We initially delivered our sustainability message through these kinds of tools, not just to the administrators, but to the end-users. Over the years we’ve built on this reservoir of environment-driven tools.
But we learned that we couldn’t just slap on these rules and restrictions. If we slapped five locks on the door then it would just get propped open with a fire extinguisher. Too draconian a measure would result in end-users finding “hacks” or “workarounds” which made the initial intention redundant and counterproductive.
On top of creating the tools, we gradually learned how to bake more and more sophistication into our software. This allowed for flexibility, depending on the unique requirements of all different print environments.
Today, not only do we provide the ability to implement resource-saving restrictions, but we’ve also allowed for maneuverability around these rules. You can nudge the conditions of restrictive features (like duplex and black and white printing policies) to empower administrators with the ability to avoid rules becoming a hindrance.
Flexibility of waste control features means nobody’s propping the door open with a fire extinguisher.
Humanity shares a complex relationship with sustainability. Whether there's waste on an environmental level or others, the same source that creates wastage problems is the same source that will solve those problems.
Ingenuity has created the pollution which has caused environmental problems, but ingenuity will help us get out of those practices. We don’t want to stifle ingenuity or innovation, we want to encourage it. To do so, we need a pay-it-forward, investment mentality.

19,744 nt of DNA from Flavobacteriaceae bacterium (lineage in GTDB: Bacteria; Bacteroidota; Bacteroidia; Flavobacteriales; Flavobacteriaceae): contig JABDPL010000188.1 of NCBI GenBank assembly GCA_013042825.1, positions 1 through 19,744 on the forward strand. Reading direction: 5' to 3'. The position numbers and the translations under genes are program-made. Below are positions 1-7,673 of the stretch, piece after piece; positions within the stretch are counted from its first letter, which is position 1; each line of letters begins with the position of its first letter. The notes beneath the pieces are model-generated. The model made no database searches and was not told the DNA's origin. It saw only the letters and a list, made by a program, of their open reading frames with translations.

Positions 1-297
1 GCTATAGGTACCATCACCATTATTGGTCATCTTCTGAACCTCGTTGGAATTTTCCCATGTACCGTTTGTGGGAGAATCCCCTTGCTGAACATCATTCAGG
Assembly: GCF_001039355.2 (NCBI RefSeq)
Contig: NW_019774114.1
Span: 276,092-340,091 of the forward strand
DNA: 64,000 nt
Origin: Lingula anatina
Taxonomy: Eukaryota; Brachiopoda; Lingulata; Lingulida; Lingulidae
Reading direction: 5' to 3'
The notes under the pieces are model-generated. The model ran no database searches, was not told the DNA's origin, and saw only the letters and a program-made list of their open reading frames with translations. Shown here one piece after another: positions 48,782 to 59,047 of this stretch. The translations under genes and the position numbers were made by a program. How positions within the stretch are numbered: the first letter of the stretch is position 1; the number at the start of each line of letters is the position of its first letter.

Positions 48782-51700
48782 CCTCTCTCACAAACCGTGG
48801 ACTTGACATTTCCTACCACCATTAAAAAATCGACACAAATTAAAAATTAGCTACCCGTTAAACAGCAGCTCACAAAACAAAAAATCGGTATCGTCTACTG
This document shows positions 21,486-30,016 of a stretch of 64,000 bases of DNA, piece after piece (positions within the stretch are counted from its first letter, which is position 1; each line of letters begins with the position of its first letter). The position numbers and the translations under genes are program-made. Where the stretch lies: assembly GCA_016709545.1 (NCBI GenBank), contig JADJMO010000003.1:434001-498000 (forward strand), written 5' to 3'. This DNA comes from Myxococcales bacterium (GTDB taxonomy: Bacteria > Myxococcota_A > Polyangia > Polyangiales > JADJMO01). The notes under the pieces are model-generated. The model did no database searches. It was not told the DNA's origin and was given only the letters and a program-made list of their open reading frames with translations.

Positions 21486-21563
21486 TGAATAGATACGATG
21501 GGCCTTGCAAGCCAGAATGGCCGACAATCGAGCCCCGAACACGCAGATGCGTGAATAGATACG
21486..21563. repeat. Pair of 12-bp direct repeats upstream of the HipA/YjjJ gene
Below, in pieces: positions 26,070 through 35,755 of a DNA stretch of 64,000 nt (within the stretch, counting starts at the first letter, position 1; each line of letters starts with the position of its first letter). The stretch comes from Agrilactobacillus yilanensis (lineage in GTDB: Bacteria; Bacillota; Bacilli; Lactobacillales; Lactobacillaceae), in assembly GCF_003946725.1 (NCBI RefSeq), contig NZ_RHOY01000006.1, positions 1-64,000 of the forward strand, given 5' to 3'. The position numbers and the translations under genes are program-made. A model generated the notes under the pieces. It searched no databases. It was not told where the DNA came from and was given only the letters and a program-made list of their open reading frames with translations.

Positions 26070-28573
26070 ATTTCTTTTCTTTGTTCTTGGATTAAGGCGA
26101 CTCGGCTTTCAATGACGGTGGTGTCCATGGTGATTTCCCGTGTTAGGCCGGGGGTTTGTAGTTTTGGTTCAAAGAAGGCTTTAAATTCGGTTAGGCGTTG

On that macro level, sustainability has to be approached as a long game. Quick fixes are rarely effective. Gradual changes in behavior and social buy-in are more often the changes that stick. Just like in our personal lives, the flick of the switch New Year’s resolution often fails. Conscious incremental lifestyle changes succeed.
Big picture sustainability needs to walk that same line. Long term sustainable change becomes the generational change that is passed down. It’s slower, but it’s the highest chance of success.
In terms of print management, PaperCut focuses on three areas of sustainability:
- Eliminating waste
Our waste eliminating practices are amalgamated with our other business values. By blending them, we’re ticking all boxes at once.
Security officers and compliance personnel might be mainly motivated by security and privacy. But in implementing secure print management they’re also minimizing waste, so it’s a double win.